17. 17. Psychology, Fifth Edition, James S. Nairne Chapter 15 Humanistic Therapies• Goal: Help clients gain insight into their fundamental self-worth, value as human beings• Roger’s client-centered therapy is the most common approach; others include – Gestalt therapy • “Empty-chair technique” – Existential therapies • Focus on fundamental choices in life
    18. 18. Psychology, Fifth Edition, James S. Nairne Chapter 15 Client-Centered Therapy• Client, not therapist, holds the key to psychological health, happiness• Problems stem from incongruence between self-concept, reality of everyday experiences – Others attach conditions of worth to approval, causing us to act inconsistently with true feelings
    19. 19. Psychology, Fifth Edition, James S. Nairne Chapter 15 What Client-Centered Therapists Provide• Genuineness: Therapist is not “phony,” expresses feelings openly and honestly• Unconditional positive regard: Therapist does not place conditions of worth on client – Accepts and respects client no matter how client behaves, no matter what client says• Empathy: Therapist tries to see things from the client’s perspective
    20. 20. Psychology, Fifth Edition, James S. Nairne Chapter 15 Group Therapy• Form of therapy in which several people are treated simultaneously in the same setting• Advantages: – Cost-effective – Can learn from others with similar issues – Can learn that you are not alone with psychological problems• Special form: Family therapy – Attempts to treat family as a social system, improve communication and collaboration
    21. 21. Psychology, Fifth Edition, James S. Nairne Chapter 15 Treating the Environment: Learning Goals1. Explain how conditioning techniques can be used in therapy.2. Explain how rewards and punishments can be used in therapy.
    22. 22. Psychology, Fifth Edition, James S. Nairne Chapter 15 Conditioning Techniques• Systematic desensitization: Use counterconditioning, extinction to reduce fear• Work through an “anxiety hierarchy” of situations that lead to fearful reactions • Imagine fearful situations while remaining relaxed• Aversion therapy: Replace a positive reaction to a harmful stimulus with something negative – Example: Give a drug that causes severe nausea when alcohol is ingested
    23. 23. Psychology, Fifth Edition, James S. Nairne Chapter 15
    24. 24. Psychology, Fifth Edition, James S. Nairne Chapter 15 Virtual Reality Therapy• By exposing patients to a feared situation through virtual reality, researchers have found that they can decrease the intensity and duration of an anxiety reaction.
    25. 25. Psychology, Fifth Edition, James S. Nairne Chapter 15Virtual Reality Therapy PLAY VIDEO
    26. 26. Psychology, Fifth Edition, James S. Nairne Chapter 15 Applying Rewards and Punishments• Token economies: Patients rewarded with small tokens when they act appropriately – Can exchange tokens for privileges• Punishment: Follow an undesirable behavior with something aversive, or remove something pleasant – Example: Give mild shocks to a disturbed child to prevent self-destructive behavior – Note potential side effects, ethical concerns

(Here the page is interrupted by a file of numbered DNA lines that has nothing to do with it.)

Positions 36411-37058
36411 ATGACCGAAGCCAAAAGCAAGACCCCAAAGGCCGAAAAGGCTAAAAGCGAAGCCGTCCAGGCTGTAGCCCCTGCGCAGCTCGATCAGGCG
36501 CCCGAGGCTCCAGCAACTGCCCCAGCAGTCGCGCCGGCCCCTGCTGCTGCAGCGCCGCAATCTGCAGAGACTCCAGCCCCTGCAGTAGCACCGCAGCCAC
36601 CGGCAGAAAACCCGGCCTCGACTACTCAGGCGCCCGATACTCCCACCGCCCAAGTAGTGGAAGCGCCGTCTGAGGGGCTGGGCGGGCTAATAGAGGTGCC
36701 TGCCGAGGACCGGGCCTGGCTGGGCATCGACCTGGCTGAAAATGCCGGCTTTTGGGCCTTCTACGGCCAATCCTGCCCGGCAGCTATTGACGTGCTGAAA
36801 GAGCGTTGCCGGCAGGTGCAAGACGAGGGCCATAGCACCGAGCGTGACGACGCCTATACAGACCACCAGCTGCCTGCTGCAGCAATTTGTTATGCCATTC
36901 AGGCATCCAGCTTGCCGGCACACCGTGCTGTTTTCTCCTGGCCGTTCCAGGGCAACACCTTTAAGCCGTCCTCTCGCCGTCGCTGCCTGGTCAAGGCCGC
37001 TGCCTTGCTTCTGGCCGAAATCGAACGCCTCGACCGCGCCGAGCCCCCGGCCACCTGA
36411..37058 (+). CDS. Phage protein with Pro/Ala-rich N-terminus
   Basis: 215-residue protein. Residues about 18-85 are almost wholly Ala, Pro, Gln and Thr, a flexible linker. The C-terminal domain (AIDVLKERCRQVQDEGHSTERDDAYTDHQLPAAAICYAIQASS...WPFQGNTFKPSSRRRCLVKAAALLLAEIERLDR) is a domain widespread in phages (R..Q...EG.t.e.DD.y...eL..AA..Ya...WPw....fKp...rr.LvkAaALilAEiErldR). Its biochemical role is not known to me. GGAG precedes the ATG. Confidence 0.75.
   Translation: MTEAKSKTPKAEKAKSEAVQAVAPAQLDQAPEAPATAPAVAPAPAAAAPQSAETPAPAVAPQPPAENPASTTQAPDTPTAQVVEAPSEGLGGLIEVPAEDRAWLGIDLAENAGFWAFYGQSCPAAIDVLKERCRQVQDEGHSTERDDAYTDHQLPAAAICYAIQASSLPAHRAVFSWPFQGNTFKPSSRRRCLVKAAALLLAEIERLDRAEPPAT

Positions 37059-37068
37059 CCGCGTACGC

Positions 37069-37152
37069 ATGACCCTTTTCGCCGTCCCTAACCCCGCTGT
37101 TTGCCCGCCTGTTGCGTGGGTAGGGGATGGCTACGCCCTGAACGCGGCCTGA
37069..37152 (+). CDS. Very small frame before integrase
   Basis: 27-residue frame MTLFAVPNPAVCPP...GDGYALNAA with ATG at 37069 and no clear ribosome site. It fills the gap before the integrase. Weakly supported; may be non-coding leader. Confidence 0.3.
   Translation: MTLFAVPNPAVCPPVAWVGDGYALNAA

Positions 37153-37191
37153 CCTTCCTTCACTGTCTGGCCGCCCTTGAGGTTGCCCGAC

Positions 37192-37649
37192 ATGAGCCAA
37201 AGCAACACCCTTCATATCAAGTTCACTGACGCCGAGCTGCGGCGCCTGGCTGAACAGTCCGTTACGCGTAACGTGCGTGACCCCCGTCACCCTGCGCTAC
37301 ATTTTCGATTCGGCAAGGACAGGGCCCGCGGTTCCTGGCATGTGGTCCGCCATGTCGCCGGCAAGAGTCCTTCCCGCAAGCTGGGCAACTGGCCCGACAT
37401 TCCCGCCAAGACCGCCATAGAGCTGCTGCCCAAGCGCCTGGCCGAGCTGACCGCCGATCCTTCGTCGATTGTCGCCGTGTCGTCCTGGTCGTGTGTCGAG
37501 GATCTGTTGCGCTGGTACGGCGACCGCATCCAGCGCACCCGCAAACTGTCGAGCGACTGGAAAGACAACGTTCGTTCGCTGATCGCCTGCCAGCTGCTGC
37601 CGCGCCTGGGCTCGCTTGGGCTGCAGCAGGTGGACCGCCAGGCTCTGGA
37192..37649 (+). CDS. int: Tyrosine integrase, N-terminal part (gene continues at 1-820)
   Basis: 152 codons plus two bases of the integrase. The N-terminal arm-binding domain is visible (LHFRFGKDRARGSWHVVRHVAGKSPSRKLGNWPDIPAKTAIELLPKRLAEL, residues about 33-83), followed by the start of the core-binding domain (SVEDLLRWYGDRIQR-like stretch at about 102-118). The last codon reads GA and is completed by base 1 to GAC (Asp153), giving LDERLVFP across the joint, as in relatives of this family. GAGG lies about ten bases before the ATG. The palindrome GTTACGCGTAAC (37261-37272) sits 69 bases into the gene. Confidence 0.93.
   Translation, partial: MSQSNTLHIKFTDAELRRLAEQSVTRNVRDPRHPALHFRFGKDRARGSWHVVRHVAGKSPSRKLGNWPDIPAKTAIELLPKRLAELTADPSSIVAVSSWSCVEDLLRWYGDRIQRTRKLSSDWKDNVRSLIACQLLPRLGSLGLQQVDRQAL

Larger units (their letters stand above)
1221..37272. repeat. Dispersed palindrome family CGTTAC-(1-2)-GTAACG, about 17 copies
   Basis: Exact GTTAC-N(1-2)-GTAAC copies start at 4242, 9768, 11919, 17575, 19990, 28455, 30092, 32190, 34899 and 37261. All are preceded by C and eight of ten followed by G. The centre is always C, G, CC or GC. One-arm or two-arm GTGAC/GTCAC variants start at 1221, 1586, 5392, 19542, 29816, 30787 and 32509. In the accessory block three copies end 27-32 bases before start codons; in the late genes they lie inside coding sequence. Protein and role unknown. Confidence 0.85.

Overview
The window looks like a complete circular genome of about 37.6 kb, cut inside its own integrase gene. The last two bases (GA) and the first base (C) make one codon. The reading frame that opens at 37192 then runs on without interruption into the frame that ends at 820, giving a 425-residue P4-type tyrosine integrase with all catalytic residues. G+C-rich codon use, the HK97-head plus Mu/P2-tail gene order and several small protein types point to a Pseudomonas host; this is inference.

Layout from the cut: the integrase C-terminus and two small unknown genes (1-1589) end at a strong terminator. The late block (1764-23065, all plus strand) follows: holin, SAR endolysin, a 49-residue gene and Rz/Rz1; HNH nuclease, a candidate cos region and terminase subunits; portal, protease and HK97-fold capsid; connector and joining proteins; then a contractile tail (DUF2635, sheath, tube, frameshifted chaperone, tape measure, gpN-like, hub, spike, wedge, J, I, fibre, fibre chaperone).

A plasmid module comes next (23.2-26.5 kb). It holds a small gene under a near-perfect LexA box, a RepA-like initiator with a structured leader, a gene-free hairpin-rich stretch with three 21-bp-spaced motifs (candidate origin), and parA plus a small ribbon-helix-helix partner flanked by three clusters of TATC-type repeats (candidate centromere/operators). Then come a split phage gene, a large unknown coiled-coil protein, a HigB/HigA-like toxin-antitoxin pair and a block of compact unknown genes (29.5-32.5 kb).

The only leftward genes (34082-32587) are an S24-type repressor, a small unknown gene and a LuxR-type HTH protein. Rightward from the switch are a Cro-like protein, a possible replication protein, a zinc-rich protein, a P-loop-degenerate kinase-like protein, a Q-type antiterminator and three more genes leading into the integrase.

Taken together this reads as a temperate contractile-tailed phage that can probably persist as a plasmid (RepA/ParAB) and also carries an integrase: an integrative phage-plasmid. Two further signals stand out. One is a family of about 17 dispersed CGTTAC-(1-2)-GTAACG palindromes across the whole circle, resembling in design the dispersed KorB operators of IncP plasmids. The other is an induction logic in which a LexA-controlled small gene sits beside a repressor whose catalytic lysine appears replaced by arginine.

27. 27. Psychology, Fifth Edition, James S. Nairne Chapter 15 Social Skills Training• Uses modeling and reinforcement to shape appropriate adjustment skills• For example, to teach conversational skills, the therapist might – Discuss appropriate verbal responses • May be followed with a videotaped demonstration – Role-play a conversation – “Assign” client to practice skills before next session
    28. 28. Psychology, Fifth Edition, James S. Nairne Chapter 15 Evaluating and Choosing Psychotherapy: Learning Goals1. Discuss the major findings of clinical evaluation research.2. Describe the factors that are common across psychotherapies.
    29. 29. Psychology, Fifth Edition, James S. Nairne Chapter 15 Clinical Evaluation Research• Clinical researchers contrasted effectiveness of different therapies for anxiety disorders – One group got psychodynamic therapy, another behavioral therapy, and control group remained on a waiting list – Both approaches produced improvement, but little differences between them• Meta-analysis comparing many different studies found similar results
    30. 30. Psychology, Fifth Edition, James S. Nairne Chapter 15
    31. 31. Psychology, Fifth Edition, James S. Nairne Chapter 15
    32. 32. Psychology, Fifth Edition, James S. Nairne Chapter 15 Controversies in Clinical Evaluation• Control groups tend to improve too – “Spontaneous remission” – However: Does the support given while on waiting list produce improvement?• Other research suggests that the effectiveness of therapy depends on the kind of problem – Cognitive therapies are best for depression, while behavioral therapies are best for some kinds of anxiety disorders
    33. 33. Psychology, Fifth Edition, James S. Nairne Chapter 15 Common Factors Across Psychotherapies• Support factors: Empathy, acceptance• Learning factors: Feedback, new ideas• Action factors: Specific suggestions for action – Example: Relaxation training